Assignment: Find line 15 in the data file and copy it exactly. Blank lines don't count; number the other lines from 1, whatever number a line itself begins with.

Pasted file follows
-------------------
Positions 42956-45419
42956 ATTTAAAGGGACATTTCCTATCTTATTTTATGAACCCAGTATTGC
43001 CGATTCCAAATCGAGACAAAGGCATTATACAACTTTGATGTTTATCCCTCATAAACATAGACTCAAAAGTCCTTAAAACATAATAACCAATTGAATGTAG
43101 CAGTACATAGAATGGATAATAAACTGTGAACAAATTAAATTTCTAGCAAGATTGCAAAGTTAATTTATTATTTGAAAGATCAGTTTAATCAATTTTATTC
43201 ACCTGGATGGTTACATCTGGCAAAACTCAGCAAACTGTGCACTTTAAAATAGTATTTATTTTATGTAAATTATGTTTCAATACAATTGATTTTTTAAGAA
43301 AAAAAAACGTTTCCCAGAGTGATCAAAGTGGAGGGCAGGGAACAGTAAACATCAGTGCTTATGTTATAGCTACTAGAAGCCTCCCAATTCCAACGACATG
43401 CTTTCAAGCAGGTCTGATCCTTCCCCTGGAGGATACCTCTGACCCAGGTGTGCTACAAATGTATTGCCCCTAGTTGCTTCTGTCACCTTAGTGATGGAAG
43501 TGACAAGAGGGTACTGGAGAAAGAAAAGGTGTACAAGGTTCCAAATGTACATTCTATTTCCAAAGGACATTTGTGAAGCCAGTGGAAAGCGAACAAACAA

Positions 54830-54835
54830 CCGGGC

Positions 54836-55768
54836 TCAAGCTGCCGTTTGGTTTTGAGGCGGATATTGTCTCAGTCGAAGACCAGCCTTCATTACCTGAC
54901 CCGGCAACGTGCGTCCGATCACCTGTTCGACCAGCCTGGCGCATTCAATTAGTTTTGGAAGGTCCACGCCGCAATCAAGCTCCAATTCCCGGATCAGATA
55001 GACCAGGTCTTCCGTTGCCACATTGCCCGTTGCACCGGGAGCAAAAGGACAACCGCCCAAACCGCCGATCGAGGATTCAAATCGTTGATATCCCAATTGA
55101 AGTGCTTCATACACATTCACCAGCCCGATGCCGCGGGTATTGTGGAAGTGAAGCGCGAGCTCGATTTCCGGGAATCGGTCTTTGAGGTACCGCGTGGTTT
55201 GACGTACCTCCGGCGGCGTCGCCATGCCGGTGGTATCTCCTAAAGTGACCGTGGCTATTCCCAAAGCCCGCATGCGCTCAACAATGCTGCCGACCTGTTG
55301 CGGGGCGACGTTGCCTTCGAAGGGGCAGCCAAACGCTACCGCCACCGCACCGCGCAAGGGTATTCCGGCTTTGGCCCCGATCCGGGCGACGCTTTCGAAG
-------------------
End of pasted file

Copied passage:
55101 AGTGCTTCATACACATTCACCAGCCCGATGCCGCGGGTATTGTGGAAGTGAAGCGCGAGCTCGATTTCCGGGAATCGGTCTTTGAGGTACCGCGTGGTTT